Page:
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As the Royal Navy's main base in the 19th century, Portsmouth needed to be the most heavily defended when threatened by French aggression and advances in their ships designs in the mid 1850's. The Royal Commission set up in 1859 proposed numerous defences be constructed to supplement the old, now inneffective, fortifications.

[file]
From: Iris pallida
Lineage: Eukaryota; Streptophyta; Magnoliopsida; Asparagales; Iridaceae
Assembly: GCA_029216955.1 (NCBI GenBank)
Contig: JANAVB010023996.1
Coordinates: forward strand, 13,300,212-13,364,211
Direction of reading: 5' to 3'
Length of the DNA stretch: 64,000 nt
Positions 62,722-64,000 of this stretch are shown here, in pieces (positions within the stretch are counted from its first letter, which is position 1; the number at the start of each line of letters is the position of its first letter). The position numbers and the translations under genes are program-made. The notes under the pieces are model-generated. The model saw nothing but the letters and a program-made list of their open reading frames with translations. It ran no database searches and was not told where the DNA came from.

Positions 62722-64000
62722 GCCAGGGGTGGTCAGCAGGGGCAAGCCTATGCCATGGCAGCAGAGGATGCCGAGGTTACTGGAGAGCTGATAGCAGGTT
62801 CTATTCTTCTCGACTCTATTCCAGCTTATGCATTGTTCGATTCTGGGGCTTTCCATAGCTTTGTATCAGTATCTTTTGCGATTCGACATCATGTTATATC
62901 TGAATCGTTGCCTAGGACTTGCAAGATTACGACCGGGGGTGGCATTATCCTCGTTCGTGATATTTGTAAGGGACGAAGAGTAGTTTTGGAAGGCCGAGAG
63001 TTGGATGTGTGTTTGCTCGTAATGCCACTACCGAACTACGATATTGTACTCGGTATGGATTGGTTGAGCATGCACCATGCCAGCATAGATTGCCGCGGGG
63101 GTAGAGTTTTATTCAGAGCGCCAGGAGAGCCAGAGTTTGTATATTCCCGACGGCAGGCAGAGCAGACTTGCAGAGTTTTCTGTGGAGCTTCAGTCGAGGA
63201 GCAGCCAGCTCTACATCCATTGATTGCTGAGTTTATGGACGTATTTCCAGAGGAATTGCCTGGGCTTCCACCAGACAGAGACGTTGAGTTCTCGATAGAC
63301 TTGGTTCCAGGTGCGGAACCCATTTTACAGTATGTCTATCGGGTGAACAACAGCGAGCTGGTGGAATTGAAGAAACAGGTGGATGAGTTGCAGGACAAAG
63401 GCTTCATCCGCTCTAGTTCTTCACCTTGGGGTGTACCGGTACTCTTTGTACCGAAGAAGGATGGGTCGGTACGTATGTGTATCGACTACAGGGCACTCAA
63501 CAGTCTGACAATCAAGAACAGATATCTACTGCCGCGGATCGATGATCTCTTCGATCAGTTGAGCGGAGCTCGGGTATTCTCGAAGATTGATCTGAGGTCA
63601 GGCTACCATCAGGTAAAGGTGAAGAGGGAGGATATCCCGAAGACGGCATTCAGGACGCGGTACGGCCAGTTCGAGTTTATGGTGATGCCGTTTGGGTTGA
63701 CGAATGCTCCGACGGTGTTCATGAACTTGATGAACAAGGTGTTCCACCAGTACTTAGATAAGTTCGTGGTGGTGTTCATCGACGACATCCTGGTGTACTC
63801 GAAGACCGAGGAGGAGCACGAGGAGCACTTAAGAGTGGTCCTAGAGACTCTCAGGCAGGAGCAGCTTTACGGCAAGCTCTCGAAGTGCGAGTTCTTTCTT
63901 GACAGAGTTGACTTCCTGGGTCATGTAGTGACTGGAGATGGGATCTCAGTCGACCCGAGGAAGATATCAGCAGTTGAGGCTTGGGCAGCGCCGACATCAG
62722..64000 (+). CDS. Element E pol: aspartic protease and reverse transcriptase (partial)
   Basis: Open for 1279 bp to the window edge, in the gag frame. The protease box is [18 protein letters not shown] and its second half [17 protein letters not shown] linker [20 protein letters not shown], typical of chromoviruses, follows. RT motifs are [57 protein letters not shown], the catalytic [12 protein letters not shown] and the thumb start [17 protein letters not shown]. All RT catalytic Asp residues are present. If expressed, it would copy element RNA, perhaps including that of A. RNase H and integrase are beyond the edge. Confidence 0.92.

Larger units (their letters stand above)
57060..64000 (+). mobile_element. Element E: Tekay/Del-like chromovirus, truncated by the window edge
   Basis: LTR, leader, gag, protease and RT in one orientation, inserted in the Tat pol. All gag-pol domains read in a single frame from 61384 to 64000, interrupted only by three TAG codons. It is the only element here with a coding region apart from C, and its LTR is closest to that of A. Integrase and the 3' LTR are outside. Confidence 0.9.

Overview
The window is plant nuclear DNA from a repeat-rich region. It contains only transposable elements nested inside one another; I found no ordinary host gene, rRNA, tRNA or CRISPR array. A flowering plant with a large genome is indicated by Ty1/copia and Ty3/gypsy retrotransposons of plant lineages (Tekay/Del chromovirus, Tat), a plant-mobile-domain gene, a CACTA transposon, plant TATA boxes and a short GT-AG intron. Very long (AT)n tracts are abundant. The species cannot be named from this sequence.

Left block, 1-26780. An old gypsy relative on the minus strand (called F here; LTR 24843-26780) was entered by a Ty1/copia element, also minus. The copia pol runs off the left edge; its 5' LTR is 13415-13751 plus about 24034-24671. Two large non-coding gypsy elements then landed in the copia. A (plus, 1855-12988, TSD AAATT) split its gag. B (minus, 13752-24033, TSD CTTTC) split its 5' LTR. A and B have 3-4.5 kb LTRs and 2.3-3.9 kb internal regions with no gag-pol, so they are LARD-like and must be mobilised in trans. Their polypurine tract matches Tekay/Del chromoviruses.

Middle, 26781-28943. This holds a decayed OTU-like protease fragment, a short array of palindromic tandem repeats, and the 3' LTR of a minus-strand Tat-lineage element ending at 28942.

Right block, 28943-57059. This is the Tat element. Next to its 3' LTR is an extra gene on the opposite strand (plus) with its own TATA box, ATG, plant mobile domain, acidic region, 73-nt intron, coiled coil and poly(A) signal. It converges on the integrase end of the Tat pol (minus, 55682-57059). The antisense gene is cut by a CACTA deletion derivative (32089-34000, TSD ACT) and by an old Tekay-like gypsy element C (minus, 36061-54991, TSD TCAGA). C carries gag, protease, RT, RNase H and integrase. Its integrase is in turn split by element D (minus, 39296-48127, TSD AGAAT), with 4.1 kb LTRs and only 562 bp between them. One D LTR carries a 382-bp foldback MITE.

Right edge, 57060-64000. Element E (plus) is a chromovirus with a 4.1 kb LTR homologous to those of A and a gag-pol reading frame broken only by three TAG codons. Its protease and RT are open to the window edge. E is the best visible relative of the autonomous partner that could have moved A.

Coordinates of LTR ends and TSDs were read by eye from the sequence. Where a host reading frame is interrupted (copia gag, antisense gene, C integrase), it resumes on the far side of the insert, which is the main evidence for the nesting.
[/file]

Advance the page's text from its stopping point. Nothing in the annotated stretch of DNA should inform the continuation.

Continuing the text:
Portsmouth was to be protected by a line of forts and gun batteries along the coast from Fort Gilkicker to Fort Cumberland and two chains of land forts to protect the harbour from an invasion force attacking from the north or east by land. The five Gosport Forts (Forts Elson, Brockhurst, Rowner, Grange and Gomer) protected the west side of the harbour and the five Portsdown forts (Forts Purbrook, Widley, Southwick, Nelson and Wallington), built between 1861 and 1874 on the top of Portsdown Hill, were to protect the north and east approaches. The two lines of forts were linked by Fort Fareham. They all have a low profile and are disguised by earth and grass banks on the western or northern sides respectively.
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